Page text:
What is it like as an author to work, say, months, or even years, on a book, then have an editor read it critically and suggest (sometimes major) changes?

Except for my very first book, I’ve not had an editor suggest major changes to my works…yet. However, the changes that they have suggested have always resulted in obvious improvement. I welcome the input of a good editor. In a typical edit, I find that I am in total agreement with 95 per cent of their suggestions and edits. And the remaining 5 per cent, they usually concede. (more…)

Q&A: Author Elizabeth Berg on the author/editor relationship

author Elizabeth Berg

Elizabeth Berg

What do authors think about editors? What do authors think makes the difference between a good editor and a great editor?

In March, BoldFace asked author Andrew J. Borkowski about his experience working with editors. This time we posed the same questions to Chicago-based, award-winning, New York Times bestselling author Elizabeth Berg, whose books have been translated into 27 languages. Her latest book, The Bird Lover (about French writer George Sand), will be available in spring 2015.

 Q&A conducted by Jennifer D. Foster

 Overall, what’s your experience like as an author who’s been edited?

On the whole, it’s been helpful and very supportive. I’ve found editing much more flexible for books than for magazine pieces, where space and advertising are concerns.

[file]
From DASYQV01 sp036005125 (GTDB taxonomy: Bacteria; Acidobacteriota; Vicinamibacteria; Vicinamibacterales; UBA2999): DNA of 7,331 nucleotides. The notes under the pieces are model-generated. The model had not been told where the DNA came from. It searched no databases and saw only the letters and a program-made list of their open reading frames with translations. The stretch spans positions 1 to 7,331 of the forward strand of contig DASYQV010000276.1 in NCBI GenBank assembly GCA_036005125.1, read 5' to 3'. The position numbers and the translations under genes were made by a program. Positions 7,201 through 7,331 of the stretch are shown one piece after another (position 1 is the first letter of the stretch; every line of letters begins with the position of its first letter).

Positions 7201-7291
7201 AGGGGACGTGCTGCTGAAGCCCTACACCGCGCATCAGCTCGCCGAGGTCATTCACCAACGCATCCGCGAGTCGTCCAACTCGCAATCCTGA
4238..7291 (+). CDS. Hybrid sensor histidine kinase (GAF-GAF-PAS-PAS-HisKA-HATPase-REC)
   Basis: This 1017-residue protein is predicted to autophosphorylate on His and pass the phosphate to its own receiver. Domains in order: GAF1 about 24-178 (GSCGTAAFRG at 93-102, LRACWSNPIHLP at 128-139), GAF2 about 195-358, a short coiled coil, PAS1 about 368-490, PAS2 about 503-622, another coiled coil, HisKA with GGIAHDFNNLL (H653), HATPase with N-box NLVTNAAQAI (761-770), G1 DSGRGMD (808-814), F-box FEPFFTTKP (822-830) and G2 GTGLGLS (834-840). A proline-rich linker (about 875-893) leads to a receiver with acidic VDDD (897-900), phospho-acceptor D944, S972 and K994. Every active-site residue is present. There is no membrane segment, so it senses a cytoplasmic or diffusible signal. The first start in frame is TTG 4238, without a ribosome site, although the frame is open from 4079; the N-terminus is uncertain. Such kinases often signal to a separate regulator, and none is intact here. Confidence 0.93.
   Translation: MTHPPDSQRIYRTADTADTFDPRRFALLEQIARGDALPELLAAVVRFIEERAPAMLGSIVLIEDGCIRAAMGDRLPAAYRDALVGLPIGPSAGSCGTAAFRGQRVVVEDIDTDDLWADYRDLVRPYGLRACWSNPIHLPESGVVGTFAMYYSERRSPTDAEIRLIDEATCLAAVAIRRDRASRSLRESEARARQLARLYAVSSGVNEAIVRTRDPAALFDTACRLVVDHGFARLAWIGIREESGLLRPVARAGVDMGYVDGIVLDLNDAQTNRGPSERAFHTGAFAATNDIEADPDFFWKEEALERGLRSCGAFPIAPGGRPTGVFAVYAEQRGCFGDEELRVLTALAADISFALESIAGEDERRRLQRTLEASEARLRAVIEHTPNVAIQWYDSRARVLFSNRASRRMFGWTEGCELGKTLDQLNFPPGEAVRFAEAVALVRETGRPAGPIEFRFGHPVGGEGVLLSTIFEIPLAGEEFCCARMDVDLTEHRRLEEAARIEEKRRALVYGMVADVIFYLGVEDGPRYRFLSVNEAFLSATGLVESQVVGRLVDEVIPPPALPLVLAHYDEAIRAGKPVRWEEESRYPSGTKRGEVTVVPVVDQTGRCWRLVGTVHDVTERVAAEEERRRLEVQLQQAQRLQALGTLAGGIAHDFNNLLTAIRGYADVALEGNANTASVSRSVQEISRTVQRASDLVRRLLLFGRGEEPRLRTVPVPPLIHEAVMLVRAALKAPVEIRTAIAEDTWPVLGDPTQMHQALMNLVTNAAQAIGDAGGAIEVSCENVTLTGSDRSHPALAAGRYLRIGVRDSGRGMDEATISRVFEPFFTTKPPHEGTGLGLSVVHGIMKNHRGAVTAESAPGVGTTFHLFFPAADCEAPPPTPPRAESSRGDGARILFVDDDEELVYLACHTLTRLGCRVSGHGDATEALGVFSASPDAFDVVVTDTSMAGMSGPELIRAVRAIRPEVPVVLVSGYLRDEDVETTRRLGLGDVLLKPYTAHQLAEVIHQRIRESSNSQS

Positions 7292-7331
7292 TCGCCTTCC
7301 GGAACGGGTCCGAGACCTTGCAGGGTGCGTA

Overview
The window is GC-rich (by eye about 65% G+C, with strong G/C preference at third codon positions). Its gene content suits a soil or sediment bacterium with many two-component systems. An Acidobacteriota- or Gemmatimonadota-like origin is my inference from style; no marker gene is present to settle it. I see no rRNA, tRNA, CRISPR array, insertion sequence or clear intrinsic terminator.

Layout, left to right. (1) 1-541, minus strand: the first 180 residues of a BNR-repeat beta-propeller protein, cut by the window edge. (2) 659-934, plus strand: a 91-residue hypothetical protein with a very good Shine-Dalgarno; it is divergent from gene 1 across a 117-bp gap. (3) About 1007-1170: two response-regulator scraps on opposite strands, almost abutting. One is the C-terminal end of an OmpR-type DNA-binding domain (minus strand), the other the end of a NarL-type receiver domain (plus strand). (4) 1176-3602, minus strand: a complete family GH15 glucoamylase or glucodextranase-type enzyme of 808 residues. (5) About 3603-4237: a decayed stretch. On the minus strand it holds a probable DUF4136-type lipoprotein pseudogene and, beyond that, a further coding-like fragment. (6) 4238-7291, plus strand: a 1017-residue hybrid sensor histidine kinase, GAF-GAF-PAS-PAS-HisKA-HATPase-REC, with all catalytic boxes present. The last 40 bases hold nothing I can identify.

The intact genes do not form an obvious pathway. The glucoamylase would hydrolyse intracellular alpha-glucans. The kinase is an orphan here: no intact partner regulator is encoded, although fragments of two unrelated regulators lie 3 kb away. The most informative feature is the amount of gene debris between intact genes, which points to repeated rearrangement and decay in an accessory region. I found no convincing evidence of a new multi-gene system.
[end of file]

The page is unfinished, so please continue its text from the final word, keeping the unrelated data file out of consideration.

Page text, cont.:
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Q&A: Author Andrew J. Borkowski on the author/editor relationship

What do authors think about editors? What do authors think makes the difference between a good editor and a great editor?

In January, BoldFace asked author Andrew Pyper about his experience working with editors. This time we posed the same questions to Andrew J. Borkowski, a Toronto-based writer, editor, journalist, musician, and author of the short story collection Copernicus Avenue, which won the 2012 Toronto Book Award.

Q&A conducted by Jennifer D. Foster

Overall, what’s been your experience as an author who’s been edited?

copernicus_avenue_frame

Extremely positive. The editors and readers I’ve had at publishers, literary magazines, and agencies have been as diligent, thoughtful, and as committed to the craft as I expect myself to be.

What is it like as an author to work months, or even years, on a book and to then have an editor read it critically and suggest (sometimes major) changes?

Having worked as an editor for many years before my first book was published, I tend to be a pretty ruthless editor of my own work, at least when it comes to working the surface of the prose. That said, I go into the process hungry to know what rings true in my work and what doesn’t.